All graduates can be certain of only one thing; the world will make demands on them in the not so distant future that nobody has even thought of today. In this era of global, ethical, social, environmental, and identity crises, the complexity and magnitude of which threaten or promise to change the world as we know it, on-going learning and adaptation must become a way of life. Against this backdrop, a good grounding in philosophy, which does not teach students what to think, but focuses on developing an open, flexible, critical mind, is an invaluable asset. Philosophical training develops skills in close and careful reading, thinking critically and creatively about meanings, assessing the value of ideas independently, and producing clear, powerful concepts and arguments of one’s own. These essential skills are vital in an environment where flexible, innovative thinking and the ability to learn are as important as a “cutting edge” knowledge base.

The development of a vibrant culture of philosophical critique and creativity is increasingly being prioritised at tertiary institutions around the world. Philosophy as it is currently presented at universities across South Africa is extremely diverse. But almost all Philosophy Departments, whatever their specific strengths and specialities, emphasise a historical tradition of ideas, ethics and critical thinking, with a growing awareness of complexity thinking. In keeping with this, Philosophy at Nelson Mandela University is undergoing a process of creative reconstruction.

Philosophy at Nelson Mandela University is situated within a continental tradition of philosophy with a strong emphasis on complex, poststructuralist thinking. In this tradition, Philosophy’s task is understood in terms of its Socratic ideal, which takes Philosophy to be critical and creative thinking concerning the meaning of Being, for the sake of building a worthy ethos. Often it is said that Philosophy's alpha and omega is critical thinking – it is what the great philosophers do, and what philosophy teachers try to teach. But critical thinking is not merely an intellectual activity. It is submitted to a strong ethical exigency; that is, it aims to engender the kind of transformative personal insight that enables individuals to develop the art of living well and, in turn, to teach others through the example of a life worth living. Such self-edification lends itself directly to forming a just ethos. The ethos is the spirit that directs the art of establishing ethical interconnections within a complex system of selves, communities, and the natural environment.

A common thread in poststructuralist philosophy is the idea that the binary thinking of the Modern Era traps us into violently competitive strategies of thinking and action whereby one extreme way of thinking or set of values is valorised at the cost of its opposite. The overall cost of binary thinking is a pathological rigidity that does not cope well with the complex reality of everyday life. Poststructuralist thinkers, therefore, all search for alternative strategies whereby extremes may be negotiated and opposites may be thought together. In other words, for all such thinkers, we come face to face with “truth” when confronted with dilemmas and sometimes paradoxes. Poststructuralist thinkers apply distinctive brands of complexity thinking to themes as diverse as cosmopolitanism, Africa, violence, forgiveness, terrorism, hospitality, abjection, gift, communication, the sublime, psychoanalysis, sexuality, subjectivity, power, technology, film, capitalism, and the environment.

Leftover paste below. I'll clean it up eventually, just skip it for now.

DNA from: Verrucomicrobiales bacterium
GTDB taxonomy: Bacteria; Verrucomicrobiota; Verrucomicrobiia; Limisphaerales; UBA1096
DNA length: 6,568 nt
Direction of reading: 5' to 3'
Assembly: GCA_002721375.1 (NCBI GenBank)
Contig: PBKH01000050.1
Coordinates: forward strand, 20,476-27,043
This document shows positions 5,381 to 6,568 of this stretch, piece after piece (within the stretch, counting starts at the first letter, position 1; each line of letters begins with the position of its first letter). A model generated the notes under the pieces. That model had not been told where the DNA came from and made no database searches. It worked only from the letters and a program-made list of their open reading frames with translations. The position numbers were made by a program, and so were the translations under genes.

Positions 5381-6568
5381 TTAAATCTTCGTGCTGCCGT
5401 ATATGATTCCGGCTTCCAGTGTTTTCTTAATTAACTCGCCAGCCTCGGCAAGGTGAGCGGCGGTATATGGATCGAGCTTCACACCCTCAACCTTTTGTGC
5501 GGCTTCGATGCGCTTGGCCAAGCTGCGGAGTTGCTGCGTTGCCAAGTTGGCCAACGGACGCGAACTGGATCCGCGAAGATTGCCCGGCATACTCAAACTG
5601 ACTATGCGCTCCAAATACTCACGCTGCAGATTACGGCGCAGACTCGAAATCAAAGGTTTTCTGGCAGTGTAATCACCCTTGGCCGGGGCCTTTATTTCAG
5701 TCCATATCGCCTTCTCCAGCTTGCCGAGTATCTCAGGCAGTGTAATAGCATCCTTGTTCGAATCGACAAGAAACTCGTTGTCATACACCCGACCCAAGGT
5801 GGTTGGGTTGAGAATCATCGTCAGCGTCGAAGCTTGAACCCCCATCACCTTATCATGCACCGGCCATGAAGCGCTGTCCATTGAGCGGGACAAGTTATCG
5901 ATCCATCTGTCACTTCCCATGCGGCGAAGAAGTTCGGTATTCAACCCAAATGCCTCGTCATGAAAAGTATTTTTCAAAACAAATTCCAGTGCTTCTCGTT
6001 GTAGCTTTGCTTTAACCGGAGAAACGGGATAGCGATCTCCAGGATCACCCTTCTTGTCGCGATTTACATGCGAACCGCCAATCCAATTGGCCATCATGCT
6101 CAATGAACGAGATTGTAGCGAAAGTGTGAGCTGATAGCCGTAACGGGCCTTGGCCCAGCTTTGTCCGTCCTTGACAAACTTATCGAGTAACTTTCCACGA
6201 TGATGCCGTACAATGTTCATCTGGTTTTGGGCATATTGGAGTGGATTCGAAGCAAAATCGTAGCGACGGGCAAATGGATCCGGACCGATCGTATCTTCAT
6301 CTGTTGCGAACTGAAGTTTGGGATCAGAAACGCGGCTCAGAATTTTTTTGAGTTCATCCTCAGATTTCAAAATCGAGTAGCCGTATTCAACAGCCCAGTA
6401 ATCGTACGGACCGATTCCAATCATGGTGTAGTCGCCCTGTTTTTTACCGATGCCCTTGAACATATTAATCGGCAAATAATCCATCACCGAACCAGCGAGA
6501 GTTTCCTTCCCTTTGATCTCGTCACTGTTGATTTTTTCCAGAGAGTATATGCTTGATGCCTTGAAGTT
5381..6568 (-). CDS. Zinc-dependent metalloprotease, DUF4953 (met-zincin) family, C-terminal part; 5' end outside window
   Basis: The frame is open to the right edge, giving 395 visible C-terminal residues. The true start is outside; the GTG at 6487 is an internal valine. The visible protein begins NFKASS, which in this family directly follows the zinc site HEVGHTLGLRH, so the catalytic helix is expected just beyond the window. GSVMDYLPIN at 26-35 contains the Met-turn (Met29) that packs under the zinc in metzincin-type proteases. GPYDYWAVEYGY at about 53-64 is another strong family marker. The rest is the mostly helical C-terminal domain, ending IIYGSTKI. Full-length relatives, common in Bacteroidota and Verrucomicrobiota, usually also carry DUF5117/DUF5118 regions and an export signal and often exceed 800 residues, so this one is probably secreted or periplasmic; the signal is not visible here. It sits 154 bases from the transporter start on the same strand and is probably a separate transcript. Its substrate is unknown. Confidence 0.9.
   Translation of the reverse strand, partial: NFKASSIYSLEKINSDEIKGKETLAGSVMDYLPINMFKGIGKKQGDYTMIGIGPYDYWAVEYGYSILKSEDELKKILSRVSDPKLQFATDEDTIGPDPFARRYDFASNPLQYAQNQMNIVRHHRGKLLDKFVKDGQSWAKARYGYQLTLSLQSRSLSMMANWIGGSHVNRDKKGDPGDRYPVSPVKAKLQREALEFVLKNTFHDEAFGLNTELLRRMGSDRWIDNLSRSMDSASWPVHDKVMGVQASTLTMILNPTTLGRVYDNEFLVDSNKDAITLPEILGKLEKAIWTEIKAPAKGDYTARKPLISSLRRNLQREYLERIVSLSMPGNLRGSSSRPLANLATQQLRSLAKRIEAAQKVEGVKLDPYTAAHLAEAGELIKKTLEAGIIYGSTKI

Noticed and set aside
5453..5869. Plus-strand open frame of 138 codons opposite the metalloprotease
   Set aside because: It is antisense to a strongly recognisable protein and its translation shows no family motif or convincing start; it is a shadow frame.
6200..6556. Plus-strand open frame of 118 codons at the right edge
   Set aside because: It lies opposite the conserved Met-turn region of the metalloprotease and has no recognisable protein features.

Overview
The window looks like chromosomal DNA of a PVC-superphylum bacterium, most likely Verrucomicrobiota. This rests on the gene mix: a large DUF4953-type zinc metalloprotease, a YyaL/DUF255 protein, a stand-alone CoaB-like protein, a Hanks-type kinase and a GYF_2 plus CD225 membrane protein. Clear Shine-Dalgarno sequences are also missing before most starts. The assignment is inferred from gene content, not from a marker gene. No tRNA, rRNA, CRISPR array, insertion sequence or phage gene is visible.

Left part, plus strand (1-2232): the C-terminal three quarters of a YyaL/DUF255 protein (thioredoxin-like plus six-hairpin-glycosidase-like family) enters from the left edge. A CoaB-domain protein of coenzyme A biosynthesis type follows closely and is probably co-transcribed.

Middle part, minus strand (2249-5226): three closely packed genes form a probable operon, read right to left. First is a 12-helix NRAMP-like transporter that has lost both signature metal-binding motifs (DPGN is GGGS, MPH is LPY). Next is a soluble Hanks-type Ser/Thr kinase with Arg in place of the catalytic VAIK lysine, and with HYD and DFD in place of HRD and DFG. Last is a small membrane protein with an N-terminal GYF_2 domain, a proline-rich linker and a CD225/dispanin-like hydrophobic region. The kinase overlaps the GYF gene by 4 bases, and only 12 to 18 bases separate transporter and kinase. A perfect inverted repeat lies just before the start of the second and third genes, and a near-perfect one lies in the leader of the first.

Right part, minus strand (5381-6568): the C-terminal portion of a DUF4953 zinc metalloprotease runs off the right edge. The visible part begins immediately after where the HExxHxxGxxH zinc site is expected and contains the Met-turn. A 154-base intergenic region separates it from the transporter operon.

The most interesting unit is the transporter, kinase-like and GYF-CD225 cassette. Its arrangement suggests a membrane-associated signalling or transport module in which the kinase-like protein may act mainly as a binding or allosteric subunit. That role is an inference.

Philosophy at Nelson Mandela University is committed to nurture this ethical process, by concentrating on what may be learned from the major, ancient and contemporary thinkers in response to the contemporary ethical call to re-imagine human being-in-the-world in a way that fosters just and sustainable living in an age of complexity. Based on the idea that there are three fundamental human concerns, this involves imagining more appropriate ways for humans to engage with the natural and material environment, form autonomous and edified selves, and shape workable and nurturing social interrelationships.

Philosophy is not a science, but instead raises and tries to address fundamental, speculative, critical and ethical questions concerning the meaning of life, which are never fully answerable through gathering empirical data. The task of philosophy is to critique and create concepts. One may legitimately do this through applying very old philosophical concepts (human heartedness) to new contexts (ubuntu). The on-going enterprise we call philosophy is an interweaving of ideas, both throughout the world and over time. This is a human enterprise and exclusive rights to any notion concerning any way of being human cannot be claimed by any culture. Philosophy in Africa means taking any philosophical notion and bringing it to life in the context of contemporary African problems and solutions, or creating new concepts that emerge from contemporary local realities. In this case, respect for cultural diversity does not translate into a desire for illegitimate “ownership” of ideas, thereby losing sight of our common humanity.

Philosophy belongs everywhere and to everyone.